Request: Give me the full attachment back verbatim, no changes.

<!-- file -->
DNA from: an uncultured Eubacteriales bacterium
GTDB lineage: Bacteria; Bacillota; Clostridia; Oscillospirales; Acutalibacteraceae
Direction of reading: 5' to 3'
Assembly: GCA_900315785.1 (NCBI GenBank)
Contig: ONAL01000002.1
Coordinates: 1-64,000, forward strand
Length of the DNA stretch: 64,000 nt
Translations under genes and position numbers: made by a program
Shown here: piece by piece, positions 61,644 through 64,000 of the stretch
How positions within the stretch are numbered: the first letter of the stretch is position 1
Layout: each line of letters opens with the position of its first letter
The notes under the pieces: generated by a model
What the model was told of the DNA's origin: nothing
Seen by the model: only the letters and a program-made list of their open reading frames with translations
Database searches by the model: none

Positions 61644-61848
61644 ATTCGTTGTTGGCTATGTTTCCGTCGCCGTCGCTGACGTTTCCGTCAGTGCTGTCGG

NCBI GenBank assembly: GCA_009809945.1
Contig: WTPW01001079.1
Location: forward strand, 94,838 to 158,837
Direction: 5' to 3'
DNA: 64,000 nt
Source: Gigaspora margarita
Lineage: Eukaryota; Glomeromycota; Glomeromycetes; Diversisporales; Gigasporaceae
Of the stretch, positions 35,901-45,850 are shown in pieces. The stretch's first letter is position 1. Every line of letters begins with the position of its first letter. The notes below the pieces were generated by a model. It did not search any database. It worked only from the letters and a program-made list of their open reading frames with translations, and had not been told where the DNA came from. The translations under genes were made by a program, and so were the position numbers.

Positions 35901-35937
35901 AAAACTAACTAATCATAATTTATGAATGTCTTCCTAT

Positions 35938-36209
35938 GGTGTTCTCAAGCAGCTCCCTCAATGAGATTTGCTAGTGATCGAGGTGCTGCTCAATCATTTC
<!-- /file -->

DNA from: an uncultured Eubacteriales bacterium
GTDB lineage: Bacteria; Bacillota; Clostridia; Oscillospirales; Acutalibacteraceae
Direction of reading: 5' to 3'
Assembly: GCA_900315785.1 (NCBI GenBank)
Contig: ONAL01000002.1
Coordinates: 1-64,000, forward strand
Length of the DNA stretch: 64,000 nt
Translations under genes and position numbers: made by a program
Shown here: piece by piece, positions 61,644 through 64,000 of the stretch
How positions within the stretch are numbered: the first letter of the stretch is position 1
Layout: each line of letters opens with the position of its first letter
The notes under the pieces: generated by a model
What the model was told of the DNA's origin: nothing
Seen by the model: only the letters and a program-made list of their open reading frames with translations
Database searches by the model: none

Positions 61644-61848
61644 ATTCGTTGTTGGCTATGTTTCCGTCGCCGTCGCTGACGTTTCCGTCAGTGCTGTCGG

NCBI GenBank assembly: GCA_009809945.1
Contig: WTPW01001079.1
Location: forward strand, 94,838 to 158,837
Direction: 5' to 3'
DNA: 64,000 nt
Source: Gigaspora margarita
Lineage: Eukaryota; Glomeromycota; Glomeromycetes; Diversisporales; Gigasporaceae
Of the stretch, positions 35,901-45,850 are shown in pieces. The stretch's first letter is position 1. Every line of letters begins with the position of its first letter. The notes below the pieces were generated by a model. It did not search any database. It worked only from the letters and a program-made list of their open reading frames with translations, and had not been told where the DNA came from. The translations under genes were made by a program, and so were the position numbers.

Positions 35901-35937
35901 AAAACTAACTAATCATAATTTATGAATGTCTTCCTAT

Positions 35938-36209
35938 GGTGTTCTCAAGCAGCTCCCTCAATGAGATTTGCTAGTGATCGAGGTGCTGCTCAATCATTTC